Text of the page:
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Title: Effects Of Oxygen And Other Trace Elements On Liquefaction Plant Operation
Author: Walter E. Schmid, Walter Linde
Source: American Gas Association 1975
Year Published: 1975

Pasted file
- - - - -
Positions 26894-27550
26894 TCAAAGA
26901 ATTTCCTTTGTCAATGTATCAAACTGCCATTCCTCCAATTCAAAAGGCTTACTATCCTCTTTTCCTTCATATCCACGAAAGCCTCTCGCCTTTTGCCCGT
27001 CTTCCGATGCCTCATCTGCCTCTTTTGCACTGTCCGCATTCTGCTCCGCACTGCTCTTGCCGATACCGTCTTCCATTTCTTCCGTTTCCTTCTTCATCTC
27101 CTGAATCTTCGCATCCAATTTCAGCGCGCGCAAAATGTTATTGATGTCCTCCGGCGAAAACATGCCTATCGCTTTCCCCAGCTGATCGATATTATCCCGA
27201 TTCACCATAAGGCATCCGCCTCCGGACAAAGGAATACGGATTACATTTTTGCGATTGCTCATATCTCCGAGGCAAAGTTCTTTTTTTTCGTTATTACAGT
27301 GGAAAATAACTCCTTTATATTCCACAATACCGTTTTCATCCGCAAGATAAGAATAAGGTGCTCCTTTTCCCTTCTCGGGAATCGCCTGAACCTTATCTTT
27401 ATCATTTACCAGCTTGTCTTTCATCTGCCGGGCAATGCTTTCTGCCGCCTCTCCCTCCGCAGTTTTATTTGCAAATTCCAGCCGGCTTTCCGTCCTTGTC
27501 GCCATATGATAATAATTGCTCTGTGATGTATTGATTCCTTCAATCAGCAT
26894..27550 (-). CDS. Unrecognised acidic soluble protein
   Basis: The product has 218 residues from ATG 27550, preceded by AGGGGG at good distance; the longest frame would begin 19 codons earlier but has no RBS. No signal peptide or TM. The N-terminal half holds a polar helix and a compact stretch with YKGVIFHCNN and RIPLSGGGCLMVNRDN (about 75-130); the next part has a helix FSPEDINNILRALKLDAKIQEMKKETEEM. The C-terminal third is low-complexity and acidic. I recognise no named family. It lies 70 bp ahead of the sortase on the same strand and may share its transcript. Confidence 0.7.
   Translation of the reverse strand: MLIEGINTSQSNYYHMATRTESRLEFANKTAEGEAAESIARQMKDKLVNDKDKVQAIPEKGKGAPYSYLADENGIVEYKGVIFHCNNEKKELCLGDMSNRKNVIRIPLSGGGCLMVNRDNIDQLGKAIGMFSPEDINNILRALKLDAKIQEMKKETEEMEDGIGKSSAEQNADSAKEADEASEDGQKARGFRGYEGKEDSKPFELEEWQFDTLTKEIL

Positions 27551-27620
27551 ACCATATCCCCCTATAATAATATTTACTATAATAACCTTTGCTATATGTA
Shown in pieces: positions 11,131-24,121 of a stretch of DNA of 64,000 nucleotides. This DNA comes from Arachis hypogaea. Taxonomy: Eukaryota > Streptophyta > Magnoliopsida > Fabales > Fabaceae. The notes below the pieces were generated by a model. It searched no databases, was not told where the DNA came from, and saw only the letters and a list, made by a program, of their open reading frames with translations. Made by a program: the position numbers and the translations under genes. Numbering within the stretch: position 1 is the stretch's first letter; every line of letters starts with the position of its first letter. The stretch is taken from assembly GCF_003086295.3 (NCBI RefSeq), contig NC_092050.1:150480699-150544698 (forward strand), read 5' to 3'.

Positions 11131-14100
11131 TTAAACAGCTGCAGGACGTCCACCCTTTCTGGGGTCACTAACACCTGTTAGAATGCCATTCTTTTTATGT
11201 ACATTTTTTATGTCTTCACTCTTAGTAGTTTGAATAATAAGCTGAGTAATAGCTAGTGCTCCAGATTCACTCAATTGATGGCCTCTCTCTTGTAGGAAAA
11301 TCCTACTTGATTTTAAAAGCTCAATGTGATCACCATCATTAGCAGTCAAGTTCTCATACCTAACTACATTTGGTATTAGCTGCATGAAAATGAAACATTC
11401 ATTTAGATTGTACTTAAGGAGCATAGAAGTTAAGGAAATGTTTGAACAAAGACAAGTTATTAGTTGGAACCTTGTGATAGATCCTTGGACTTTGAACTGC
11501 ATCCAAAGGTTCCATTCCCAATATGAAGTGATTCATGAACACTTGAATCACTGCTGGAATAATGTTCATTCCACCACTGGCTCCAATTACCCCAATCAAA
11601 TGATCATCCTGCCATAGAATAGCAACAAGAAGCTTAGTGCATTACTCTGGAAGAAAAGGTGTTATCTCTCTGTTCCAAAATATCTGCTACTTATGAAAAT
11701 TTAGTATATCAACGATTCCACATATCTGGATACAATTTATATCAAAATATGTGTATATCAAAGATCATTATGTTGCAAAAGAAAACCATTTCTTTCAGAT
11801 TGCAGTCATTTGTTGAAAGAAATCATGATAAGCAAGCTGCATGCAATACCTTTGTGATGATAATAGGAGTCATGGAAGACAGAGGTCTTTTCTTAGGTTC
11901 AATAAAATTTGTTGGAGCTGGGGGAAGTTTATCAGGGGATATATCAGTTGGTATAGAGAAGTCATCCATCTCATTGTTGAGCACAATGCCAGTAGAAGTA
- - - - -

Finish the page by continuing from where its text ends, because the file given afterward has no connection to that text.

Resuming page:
Abstract: In the past the quality of natural gas in the United States and Canada, which is used as a feedstock to LNO peak shaving plants, has been fairly uniform. The shortage of natural gas reserves and increasingly poor deliverability may cause elements and compounds to show up which may affect the operation of LNG plants. This may be so on account of unconventional gas sources such as from SNG plants or because of differences of handling natural gas production (e.g., air teaks into low pressure field piping). The purpose of this paper is to discuss the effect on LNG plant operation of unconventional trace constituents as they have appeared or may possibly appear in the future. These constituents generally do not affect the normal transmission, distribution or apphcation of natural gas but they may be detrimental to the processing steps used to produce, store and vaporize LNG. These steps essentially consist of purification and reduction in temperature. Some times they include the recovery or production from the feed of components to fill a mixed refrigerant cycle and make up leakage losses from it.